Karintha, at twelve, was a wild flash that told the other folks just what it was to live. At sunset, when there was no wind, and the pinesmoke from over by the saw-mill hugged the earth, and you couldn’t see more than a few feet in front, her sudden darting past you was a bit of vivid color, like a black bird that flashes in the light. With the other children one could hear, some distance away, their feet flopping in the two inch dust. Karintha’s running was a whir. It had the sound of the red dust that sometimes makes a spiral in the road. At dusk, during the hush just after the mill had closed down, and before any of the women had started their supper-getting-ready songs, her voice, Wgh-pitched, shrill, would put one’s ears to itching. But no one ever thought to make her stop because of it. She stoned the cows, and beat her dog, and fought the other children . . . Even the preacher, who caught her at mischief, told himself that she was as innocently lovely as a November cotton-flower. Already, rumors were out about her. Homes in Georgia are most often built on the two-room plan. In one, you cook and eat, in the other is where you sit and sleep, and where love goes on. Karintha had seen or heard, perhaps she had felt her parents loving. One could but imitate one’s parents, for to follow them was the way of God. She played home’ with a small boy who was not afraid to do her bidding. That started the whole thing. Old men could 110 longer ride her hobby-horse upon their knees. But young men counted faster.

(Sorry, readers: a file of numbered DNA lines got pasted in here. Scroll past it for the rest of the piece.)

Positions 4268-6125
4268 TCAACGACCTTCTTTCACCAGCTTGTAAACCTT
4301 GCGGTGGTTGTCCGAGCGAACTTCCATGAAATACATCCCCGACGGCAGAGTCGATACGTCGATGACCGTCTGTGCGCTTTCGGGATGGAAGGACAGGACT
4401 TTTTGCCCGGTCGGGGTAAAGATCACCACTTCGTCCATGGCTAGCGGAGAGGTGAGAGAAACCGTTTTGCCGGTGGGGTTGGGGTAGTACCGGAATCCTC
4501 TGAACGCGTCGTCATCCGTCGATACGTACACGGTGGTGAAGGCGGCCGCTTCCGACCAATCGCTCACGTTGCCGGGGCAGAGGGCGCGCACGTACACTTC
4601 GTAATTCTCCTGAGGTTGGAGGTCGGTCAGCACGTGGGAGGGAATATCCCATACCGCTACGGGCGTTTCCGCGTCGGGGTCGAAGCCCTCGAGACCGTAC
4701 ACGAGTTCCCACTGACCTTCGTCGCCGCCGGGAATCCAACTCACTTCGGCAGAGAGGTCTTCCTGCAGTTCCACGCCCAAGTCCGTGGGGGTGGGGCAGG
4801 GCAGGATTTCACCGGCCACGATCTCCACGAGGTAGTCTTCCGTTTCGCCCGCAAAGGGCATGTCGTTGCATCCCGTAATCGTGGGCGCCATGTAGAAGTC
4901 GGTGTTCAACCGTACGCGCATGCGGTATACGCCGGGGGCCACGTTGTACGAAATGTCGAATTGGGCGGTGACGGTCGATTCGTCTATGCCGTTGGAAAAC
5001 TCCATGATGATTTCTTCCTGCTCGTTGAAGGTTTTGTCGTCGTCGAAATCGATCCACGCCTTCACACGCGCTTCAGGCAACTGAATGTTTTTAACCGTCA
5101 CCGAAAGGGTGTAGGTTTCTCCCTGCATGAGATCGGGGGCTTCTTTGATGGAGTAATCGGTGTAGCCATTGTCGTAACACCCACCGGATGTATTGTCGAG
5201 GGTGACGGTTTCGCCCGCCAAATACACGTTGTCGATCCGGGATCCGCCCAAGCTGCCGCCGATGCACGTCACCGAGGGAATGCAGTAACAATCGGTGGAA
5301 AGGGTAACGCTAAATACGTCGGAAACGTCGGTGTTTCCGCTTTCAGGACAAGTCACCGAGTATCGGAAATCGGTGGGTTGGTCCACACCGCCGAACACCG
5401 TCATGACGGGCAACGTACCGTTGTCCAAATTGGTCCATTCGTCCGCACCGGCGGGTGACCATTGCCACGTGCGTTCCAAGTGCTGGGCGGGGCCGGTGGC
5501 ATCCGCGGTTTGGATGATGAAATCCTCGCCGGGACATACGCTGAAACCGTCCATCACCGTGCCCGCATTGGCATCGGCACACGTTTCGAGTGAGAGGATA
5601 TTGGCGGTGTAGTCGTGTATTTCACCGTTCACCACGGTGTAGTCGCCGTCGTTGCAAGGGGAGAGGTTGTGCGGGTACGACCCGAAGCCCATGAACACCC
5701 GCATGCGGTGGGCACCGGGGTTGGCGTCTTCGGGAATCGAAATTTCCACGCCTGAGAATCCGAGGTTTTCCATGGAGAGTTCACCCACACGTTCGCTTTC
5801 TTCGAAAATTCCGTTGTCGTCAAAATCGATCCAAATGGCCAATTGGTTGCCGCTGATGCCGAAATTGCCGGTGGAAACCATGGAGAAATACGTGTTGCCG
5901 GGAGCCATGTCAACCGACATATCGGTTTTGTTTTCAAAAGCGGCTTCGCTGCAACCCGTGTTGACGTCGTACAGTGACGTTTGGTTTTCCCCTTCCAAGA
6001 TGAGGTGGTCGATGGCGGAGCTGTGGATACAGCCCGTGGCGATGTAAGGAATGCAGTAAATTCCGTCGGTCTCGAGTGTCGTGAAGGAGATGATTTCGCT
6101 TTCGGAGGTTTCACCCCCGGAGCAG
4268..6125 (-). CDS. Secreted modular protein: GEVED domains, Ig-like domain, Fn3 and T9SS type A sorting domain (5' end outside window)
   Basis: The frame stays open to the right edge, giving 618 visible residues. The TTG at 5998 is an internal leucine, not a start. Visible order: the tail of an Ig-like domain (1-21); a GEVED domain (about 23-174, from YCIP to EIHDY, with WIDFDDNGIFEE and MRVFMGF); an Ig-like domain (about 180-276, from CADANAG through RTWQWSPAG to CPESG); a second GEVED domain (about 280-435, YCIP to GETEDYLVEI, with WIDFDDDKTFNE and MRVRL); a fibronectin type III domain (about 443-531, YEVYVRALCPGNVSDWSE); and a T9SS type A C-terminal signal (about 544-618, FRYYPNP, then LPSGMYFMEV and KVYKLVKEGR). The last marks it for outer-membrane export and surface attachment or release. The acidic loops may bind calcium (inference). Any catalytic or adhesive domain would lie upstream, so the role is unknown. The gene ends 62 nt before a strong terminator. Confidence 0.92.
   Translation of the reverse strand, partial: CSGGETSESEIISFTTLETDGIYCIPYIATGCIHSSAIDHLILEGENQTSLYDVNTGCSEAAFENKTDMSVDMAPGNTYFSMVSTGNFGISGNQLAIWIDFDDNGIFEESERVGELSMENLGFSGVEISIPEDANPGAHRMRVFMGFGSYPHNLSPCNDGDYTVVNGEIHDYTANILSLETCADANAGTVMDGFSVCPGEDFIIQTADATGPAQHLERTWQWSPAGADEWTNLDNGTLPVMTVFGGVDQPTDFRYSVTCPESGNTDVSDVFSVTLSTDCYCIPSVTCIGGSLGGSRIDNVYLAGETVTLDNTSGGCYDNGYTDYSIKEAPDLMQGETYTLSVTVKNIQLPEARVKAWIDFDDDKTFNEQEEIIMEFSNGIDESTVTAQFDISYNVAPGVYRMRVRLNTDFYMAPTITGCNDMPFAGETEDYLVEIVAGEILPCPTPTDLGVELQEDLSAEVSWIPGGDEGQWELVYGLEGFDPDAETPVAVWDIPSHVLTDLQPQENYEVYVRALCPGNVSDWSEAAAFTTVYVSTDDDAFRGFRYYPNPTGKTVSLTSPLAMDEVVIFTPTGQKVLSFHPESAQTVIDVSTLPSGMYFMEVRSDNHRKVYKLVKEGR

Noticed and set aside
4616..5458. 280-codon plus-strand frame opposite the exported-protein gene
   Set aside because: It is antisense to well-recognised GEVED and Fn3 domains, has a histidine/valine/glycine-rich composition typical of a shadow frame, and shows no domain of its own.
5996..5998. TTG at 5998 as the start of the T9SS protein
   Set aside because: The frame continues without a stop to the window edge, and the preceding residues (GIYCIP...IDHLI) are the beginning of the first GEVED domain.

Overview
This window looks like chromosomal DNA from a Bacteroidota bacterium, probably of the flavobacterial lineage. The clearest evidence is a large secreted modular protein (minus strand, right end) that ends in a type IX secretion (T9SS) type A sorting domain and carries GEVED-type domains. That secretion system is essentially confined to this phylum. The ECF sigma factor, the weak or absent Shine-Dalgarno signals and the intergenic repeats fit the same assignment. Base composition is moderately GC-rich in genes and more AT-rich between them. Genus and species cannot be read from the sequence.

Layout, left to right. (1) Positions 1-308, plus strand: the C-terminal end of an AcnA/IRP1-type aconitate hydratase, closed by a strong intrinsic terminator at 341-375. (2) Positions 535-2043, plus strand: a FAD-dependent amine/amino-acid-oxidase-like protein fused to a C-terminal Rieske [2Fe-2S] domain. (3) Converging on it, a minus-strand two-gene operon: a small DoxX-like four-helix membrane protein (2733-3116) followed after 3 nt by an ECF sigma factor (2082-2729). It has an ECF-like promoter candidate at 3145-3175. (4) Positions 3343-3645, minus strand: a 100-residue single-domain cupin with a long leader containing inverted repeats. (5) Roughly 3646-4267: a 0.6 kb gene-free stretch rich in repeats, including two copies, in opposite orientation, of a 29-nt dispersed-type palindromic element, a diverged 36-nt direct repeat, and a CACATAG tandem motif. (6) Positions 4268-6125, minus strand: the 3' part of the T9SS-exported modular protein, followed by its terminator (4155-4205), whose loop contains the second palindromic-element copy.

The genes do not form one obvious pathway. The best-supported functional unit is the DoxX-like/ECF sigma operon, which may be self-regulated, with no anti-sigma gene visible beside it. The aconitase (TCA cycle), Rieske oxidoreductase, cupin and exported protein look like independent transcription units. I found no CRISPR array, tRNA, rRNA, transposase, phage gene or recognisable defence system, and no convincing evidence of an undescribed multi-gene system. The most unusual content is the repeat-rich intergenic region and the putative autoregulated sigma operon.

Her skin is like dusk,